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06.08.18

Reinforcements: How to Get People to Help You

Reinforcements

“I actually felt as if I was going to perish,” said psychologist Stanley Milgram upon asking a subway rider for their seat.

Asking for help makes most of us uncomfortable and we often go to great lengths to avoid doing it. We fear rejection. We fear that people we think less of us. We believe people don’t really want to help. But the truth is we need the help and support of others to succeed. To be sure, leadership is fundamentally about asking people for help. “Reaching your fullest potential—professionally or personally—requires you to understand how to enlist reinforcements when you need them. For many of us, ‘when you need them’ is literally every day,” writes Heidi Grant in Reinforcements.
Yet our reluctance to ask for help means we often don’t get the support or the resource we need. Making matters worse, our intuitions about what should make others more likely to help are often dead wrong; our fumbling, apologetic ways of asking for assistance generally make people feel far less likely to want to help. We hate imposing on people and then inadvertently, we make them feel imposed upon.

We underestimate our chances of getting help, especially from those that have said “no” once already. We don’t like saying “no.” We don’t think less of people when they ask us for help. But for some reason we forget that when it is our turn to ask for help.

Research shows that people actually like us more when they have been able to help us. It makes them feel good too—unless they feel compelled to help. Asking someone, “Can you do me a favor?” increase the likelihood that they’ll say yes, but usually because they now feel trapped.

So what are the subtle cues that motivate people to work for us?

Grant says, first of all, don’t make it weird by overdoing it on empathy (i.e., ASPCA commercials), apologizing profusely (just ask), using disclaimers (“I normally wouldn’t…”), emphasizing how much the other person will love helping (“This will be fun!”), and reminding people that they owe you one, among other tactics.

Instead try these three ways of asking others for help:

In-Group Reinforcement

Those members of our group are the most likely to help us. To create a sense of in-group among people, use the word “together,” create or highlight shared goals, identify a common enemy, share common emotions, experiences, and feelings.

The Positive Identity Reinforcement

Most people like to think of themselves as helpful because it is part of what it means to be a good person. We reinforce that with gratitude and appealing to the things that matter to them. “To maximize positive identity reinforcement, know your audience and emphasize what matters to them, not to you.”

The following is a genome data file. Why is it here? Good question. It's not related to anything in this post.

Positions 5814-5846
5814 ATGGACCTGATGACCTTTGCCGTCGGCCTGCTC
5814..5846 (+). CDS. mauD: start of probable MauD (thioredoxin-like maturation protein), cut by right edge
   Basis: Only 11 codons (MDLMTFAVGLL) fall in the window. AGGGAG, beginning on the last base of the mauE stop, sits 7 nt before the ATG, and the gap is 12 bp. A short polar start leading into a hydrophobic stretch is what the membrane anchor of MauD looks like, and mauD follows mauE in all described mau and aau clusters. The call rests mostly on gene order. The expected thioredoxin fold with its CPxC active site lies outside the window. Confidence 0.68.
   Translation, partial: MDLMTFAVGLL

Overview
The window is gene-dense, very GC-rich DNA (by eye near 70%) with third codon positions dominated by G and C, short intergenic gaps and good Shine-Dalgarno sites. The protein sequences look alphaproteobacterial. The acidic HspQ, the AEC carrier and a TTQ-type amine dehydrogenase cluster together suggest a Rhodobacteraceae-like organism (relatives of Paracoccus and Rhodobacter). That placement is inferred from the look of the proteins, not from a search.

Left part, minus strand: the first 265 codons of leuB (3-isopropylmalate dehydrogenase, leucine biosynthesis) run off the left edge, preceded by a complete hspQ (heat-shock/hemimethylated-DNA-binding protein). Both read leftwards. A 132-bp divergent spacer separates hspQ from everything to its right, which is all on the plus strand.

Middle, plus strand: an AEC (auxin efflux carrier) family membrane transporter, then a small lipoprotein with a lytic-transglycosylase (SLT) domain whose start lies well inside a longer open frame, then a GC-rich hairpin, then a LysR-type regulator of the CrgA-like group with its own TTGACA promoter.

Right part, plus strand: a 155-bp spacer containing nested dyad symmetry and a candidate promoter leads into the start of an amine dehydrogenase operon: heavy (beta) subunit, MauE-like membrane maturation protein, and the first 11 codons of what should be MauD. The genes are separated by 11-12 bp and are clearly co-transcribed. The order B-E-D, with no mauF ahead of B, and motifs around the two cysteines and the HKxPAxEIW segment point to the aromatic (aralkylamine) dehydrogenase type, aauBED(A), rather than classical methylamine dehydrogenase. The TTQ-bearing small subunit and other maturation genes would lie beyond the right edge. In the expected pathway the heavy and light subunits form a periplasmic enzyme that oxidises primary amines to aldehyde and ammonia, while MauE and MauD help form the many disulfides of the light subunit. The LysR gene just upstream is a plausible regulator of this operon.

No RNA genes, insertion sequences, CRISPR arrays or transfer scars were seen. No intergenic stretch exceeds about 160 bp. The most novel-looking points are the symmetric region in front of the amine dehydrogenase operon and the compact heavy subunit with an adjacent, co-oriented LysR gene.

Gratitude is a glue that binds you and your benefactor together, allowing you to hit the same well over and over again when you need support, know that it won’t run dry.

Also, “the more unique the help, the more closely tied it is to who they are.” If people feel that anyone could help you, it is more likely that they will pass thinking that someone else will help. They need not bother. “To activate the positive identity reinforcement, find ways to convey that the helper is in a unique position to help you.” “You’re my only hope.”

The Effectiveness Reinforcement

People want what they do to make an impact—to have meaning. If we feel we are not making an impact, we are likely to lose motivation. People need to clearly understand the impact of their helping.
Research shows that when people are unable to get any kind of feedback about how well they are doing on a task, they quickly become disengaged from it.

The question is, “How do I know what I am doing is important?” “How do I know that my time, money, or effort wouldn’t be better spent some other way?”

Be clear up-front about what you want done and the impact it will have. And be sure to follow-up. Let them know how things turned out. As a leader, “helping people see the impact of their work—their help—is one of the most important motivators you can wield.”

Reinforcements is written in an engaging way and is full of solid research to support the approach needed to get the help we need to succeed. It is practical advice for anyone asking for help in a way that will leave both parties feeling good about the relationship.

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Posted by Michael McKinney at 07:41 AM
| Comments (0) | Motivation , Personal Development



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